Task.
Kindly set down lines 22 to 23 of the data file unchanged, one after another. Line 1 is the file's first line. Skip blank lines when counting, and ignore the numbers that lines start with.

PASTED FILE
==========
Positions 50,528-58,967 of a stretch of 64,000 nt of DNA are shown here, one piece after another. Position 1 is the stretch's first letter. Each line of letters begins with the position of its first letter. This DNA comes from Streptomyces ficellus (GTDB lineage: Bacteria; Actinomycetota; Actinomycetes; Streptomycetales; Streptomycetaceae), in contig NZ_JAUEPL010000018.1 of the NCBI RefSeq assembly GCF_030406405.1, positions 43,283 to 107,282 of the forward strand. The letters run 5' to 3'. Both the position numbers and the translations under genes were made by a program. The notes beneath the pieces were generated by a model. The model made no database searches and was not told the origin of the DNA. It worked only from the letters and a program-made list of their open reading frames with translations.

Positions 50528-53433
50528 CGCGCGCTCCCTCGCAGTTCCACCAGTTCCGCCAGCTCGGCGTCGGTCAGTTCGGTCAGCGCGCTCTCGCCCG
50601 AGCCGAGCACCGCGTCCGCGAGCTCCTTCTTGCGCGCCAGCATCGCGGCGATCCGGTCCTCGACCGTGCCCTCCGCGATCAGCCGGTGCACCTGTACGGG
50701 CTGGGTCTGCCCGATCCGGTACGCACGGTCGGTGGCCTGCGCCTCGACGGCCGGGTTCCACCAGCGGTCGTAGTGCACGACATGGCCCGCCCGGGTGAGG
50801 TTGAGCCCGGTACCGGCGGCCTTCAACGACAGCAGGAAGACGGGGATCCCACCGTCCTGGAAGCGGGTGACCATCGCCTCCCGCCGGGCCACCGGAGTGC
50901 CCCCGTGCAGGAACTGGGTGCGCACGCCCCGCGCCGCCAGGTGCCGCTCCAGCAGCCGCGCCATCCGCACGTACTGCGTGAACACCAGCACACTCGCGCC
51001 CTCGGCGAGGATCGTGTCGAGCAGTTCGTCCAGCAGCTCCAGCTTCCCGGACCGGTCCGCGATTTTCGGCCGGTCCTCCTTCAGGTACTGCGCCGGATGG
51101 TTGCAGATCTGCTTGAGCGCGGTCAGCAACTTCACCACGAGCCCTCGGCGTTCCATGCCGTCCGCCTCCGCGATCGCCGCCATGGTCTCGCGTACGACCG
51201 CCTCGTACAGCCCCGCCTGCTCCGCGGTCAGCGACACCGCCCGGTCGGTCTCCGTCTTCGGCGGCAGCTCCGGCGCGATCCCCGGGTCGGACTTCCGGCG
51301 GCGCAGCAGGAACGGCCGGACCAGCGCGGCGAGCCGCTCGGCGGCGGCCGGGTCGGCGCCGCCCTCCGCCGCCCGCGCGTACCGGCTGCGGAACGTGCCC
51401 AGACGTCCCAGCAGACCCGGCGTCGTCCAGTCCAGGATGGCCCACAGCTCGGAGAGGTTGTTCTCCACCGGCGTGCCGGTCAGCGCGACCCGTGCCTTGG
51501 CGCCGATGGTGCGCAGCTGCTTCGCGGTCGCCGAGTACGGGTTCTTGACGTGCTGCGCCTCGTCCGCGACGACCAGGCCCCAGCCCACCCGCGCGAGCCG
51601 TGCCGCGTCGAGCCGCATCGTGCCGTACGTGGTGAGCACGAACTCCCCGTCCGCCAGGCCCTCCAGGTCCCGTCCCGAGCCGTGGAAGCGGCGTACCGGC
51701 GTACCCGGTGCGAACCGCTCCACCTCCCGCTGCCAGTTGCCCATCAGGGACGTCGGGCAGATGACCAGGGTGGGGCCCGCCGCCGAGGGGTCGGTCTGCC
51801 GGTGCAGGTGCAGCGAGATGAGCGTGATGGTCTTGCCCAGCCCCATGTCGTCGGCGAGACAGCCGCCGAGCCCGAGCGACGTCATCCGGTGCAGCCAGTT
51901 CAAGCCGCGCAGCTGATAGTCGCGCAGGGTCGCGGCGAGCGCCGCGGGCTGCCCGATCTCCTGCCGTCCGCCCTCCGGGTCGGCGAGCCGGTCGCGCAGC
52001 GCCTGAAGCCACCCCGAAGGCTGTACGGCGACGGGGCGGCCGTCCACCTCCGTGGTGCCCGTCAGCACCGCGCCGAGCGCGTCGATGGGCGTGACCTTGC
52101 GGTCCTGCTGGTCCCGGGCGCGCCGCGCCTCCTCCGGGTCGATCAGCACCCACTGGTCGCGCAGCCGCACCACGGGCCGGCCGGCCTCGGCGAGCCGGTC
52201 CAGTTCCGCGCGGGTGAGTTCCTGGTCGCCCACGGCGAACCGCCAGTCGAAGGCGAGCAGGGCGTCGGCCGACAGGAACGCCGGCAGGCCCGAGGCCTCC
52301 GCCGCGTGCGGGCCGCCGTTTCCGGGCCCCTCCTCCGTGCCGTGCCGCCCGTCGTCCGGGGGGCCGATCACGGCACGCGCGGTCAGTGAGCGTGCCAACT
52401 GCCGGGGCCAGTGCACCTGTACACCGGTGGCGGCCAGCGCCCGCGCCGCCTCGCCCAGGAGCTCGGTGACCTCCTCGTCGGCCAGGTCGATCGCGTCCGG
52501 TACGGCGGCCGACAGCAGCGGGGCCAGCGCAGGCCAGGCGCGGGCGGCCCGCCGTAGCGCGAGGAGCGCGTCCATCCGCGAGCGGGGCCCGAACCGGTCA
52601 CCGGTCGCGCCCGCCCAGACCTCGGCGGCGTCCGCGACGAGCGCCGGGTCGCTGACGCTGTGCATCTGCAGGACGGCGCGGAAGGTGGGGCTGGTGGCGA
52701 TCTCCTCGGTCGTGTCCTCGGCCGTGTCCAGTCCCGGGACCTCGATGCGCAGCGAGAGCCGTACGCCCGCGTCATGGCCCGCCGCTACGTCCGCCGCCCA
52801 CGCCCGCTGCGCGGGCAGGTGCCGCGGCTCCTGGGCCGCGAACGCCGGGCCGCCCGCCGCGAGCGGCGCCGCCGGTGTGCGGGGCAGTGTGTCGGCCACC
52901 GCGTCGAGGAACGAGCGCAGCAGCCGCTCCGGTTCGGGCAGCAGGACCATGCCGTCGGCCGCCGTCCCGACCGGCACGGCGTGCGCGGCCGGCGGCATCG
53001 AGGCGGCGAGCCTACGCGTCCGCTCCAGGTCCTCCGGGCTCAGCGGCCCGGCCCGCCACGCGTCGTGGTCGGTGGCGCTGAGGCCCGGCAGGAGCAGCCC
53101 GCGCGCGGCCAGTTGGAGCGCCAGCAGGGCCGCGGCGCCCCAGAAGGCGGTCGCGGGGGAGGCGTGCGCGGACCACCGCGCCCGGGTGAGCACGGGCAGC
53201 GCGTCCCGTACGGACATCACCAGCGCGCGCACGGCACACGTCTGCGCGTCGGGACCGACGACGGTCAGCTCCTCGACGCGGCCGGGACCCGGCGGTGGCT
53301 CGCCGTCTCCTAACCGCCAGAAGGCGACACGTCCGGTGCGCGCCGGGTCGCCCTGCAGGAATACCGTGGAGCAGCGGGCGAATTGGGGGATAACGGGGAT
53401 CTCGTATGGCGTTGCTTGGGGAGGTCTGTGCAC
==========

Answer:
52401 GCCGGGGCCAGTGCACCTGTACACCGGTGGCGGCCAGCGCCCGCGCCGCCTCGCCCAGGAGCTCGGTGACCTCCTCGTCGGCCAGGTCGATCGCGTCCGG
52501 TACGGCGGCCGACAGCAGCGGGGCCAGCGCAGGCCAGGCGCGGGCGGCCCGCCGTAGCGCGAGGAGCGCGTCCATCCGCGAGCGGGGCCCGAACCGGTCA